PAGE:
Microplastics in milk and meat from Dutch cows, pigs: Amsterdam researchers
Meat and milk from Dutch cows and pigs contain microplastics, researchers from the VU University Amsterdam have discovered. They also found tiny amounts of at least three types of plastic in the blood of all the animals they studied: 12 cows and 12 pigs. The study was modest in size, but the Plastic Soup Foundation that commissioned it called the results “shocking.”
The researchers also found at least one type of plastic in seven of the eight beef samples tested, as well as five of the eight pieces of pork. Eighteen of the 25 milk samples contained microplastics.
The researchers think contaminated feed may be how the microplastics ended up in the pigs and cows. Fresh food that they tested contained no measurable plastic particles. But they did find microplastics in all twelve samples of feed pellets and shredded animal feed they examined.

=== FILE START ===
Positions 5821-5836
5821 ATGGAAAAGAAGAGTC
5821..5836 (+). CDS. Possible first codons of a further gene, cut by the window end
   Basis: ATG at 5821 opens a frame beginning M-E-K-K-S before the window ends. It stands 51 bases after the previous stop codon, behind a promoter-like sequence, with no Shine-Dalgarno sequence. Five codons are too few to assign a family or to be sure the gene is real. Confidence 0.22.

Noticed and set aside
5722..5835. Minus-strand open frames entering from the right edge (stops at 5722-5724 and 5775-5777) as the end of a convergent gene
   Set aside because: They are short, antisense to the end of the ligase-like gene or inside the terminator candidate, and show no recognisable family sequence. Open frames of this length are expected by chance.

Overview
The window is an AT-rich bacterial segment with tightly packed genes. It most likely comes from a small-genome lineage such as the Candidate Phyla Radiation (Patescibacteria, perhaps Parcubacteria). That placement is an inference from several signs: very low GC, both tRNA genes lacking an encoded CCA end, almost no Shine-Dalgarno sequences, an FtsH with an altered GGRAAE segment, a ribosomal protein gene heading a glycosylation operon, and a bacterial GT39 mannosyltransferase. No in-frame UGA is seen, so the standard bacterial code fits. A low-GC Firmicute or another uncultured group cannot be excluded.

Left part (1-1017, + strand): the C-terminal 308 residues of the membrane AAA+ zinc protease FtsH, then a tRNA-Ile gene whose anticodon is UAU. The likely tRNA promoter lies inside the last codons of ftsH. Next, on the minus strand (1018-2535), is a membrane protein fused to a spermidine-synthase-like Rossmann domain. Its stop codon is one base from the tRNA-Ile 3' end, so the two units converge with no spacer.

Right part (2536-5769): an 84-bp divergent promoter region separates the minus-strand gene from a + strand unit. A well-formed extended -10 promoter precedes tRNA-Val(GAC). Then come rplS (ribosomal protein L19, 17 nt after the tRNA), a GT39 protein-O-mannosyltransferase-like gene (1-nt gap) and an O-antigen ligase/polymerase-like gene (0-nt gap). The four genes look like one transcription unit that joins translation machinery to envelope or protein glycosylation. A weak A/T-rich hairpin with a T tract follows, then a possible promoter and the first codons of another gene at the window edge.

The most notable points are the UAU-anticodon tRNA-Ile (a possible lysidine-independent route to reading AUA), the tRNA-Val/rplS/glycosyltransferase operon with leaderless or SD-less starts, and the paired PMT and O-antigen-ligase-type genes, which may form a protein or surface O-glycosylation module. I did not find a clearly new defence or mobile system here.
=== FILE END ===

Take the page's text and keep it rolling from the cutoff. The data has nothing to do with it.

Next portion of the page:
“This study raises serious concerns about the contamination of our food chain with microplastics,” said Maria Westerbos, director of the Plastic Soup Foundation. She added that “farmers are not responsible for this.” According to Westerbos, it appears that some of the leftover batches from the food industry are “processed into animal feed, packaging and all.” The foundation suspects that “virtually every steak and hamburger” contains small pieces of plastic.
The VU researchers did not confirm those assumptions. Due to the modest size of their study, the Amsterdam researchers warned against drawing too large conclusions. They called their results “a first indication that plastic particles are present in detectable concentrations in modern animal feed, the animals that eat it, and in farm products.” The study is also inconclusive on how harmful the microplastics in food are. According to the VU researchers, further study into the extent of the exposure and possible risks is desirable.
According to the Plastic Soup Foundation, the government should guarantee that the food chain is entirely plastic-free as a precaution. Minister of Agriculture Henk Staghouwer must work on this, the organization said, also starting a petition on the topic. The Dutch Food and Consumer Product Safety Authority (NVWA) should also enforce it more strictly, according to the Plastic Soup Foundation.
Reporting by ANP